Exploring the gap between what we eat and where we get it.

14 Lessons from the 2021-2022 Hunting Season

• Defying physics, missing birds

• "Did you hear something?" - A deer

• 10-to-1 dove ratios

As hunters, the best thing we can do is own our mistakes and be honest. We all know we’re moving into an era where popular culture categorizes our pursuits as backwoods at best and nefarious at their worst and trying to sugarcoat what we actually do doesn’t help. It bastardizes our lifestyle and dumbs it down for the court of popular opinion. They see a group of people trying to play a game they don’t understand, molding things to appease the masses.


And, it’s simply not helpful.


When a new (or experienced) hunter sees an influencer constantly coming away from successful hunts in beautiful places, they’re not learning anything other than how to be envious. They’re learning that their life sucks when, the truth is, all of our lives—influencers or not—suck at times and are also incredible at times. It’s called “the way it is.”


So, in the spirit of portraying “the way it is,” I thought I’d share a few lessons from this past hunting season. Some of them are positive. A lot of them are negative. But, all of them are constructive. I made these mistakes and did a few things right, so maybe you can do a few things right yourself.


Here are 14 lessons from the 2021-2022 hunting season, in no particular order.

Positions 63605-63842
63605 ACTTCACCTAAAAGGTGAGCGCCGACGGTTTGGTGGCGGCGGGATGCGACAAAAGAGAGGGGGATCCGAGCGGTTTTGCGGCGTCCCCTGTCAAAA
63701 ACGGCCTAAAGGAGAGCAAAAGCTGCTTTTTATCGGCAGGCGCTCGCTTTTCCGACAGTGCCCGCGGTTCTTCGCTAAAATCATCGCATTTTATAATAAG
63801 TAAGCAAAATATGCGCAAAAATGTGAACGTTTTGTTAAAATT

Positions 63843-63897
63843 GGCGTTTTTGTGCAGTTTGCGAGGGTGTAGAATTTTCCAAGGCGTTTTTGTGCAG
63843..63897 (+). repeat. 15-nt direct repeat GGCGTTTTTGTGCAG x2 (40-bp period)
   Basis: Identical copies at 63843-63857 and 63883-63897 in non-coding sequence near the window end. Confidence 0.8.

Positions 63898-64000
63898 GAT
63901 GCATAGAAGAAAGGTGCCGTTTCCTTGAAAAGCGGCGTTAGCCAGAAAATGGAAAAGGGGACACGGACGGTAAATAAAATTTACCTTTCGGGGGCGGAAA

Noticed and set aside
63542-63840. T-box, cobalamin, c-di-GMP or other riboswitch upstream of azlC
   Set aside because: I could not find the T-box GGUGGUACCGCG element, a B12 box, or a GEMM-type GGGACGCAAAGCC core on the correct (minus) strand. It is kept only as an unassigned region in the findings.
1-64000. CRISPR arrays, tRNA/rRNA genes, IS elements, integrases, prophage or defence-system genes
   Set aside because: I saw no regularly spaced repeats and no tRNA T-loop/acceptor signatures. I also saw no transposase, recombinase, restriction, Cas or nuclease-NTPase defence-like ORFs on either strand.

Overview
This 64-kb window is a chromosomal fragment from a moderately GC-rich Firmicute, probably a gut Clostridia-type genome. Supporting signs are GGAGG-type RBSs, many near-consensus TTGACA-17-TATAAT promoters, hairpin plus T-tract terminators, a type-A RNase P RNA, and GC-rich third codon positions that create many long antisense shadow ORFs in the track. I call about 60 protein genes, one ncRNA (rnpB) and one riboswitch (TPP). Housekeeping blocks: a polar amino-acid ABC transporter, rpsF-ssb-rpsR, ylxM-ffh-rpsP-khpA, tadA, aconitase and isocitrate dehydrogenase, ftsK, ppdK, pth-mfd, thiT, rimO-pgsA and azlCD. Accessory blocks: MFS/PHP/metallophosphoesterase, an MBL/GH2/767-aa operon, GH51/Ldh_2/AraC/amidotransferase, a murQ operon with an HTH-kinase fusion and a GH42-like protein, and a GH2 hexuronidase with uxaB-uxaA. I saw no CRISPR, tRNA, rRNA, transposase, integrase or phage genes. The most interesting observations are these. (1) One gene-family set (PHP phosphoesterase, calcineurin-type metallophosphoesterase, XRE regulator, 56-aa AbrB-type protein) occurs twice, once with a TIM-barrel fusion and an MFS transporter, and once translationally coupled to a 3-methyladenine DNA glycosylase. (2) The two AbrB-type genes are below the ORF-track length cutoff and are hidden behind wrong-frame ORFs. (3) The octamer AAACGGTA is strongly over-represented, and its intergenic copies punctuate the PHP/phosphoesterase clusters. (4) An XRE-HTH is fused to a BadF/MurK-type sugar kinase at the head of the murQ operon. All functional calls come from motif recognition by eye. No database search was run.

Invest in paraffin wax.

Just do it. If you’ve ever tried to pluck a duck, you know how difficult it can be. In my opinion, it’s borderline impossible to clean some ducks completely, with no feathers attached. So, go to the store, get a big pot and burner, paraffin wax, and learn the process. I did it this season and I have a bunch of beautiful ducks in the freezer, smooth as a baby’s bottom. It’s not necessarily fast, but it’s easy and incredibly effective.

Get more time at the range.

I had not one, but two less-than-great shots on whitetails this season. One was mildly excusable, and the other was not, and could’ve been prevented if I had just prepped for the season a bit more. It’s a terrible feeling to gut-shot a doe and see it suffer, and I’ll do my best to make sure it never happens again.

Sight your rifle more than once a season.

Luckily, my rifle was way off and the buck just heard the “whiz” of a bullet and went about his business. At some point during transport, my Remington 7mm had gotten bumped and the scope was no longer sighted in, and I hadn’t checked it in a few weeks. Both the deer and I came away unscathed, but it was a tough pill to swallow.

Give it another pass.

It’s so tempting to try and drop a passing duck on the first pass, but it’s worth the risk to sit tight and keep a side-eye on the sky. On one particular early season hunt, I passed on a pair of mallards only to have about 14 of them drop in on me a few minutes later. It was worth the wait.

Motion early, stillness later.

This was my first full duck season, start to finish, and I saw what happens to birds as the months pass by. They get smart. In the first couple of weeks, my Mojo decoys and full spread were highly effective, but as the season plugged along, it wasn’t the case. Spacing out decoys, adding subtler motion, and being more intentional started to pay off in January. Less is more for smart ducks.

Doves are small and fast.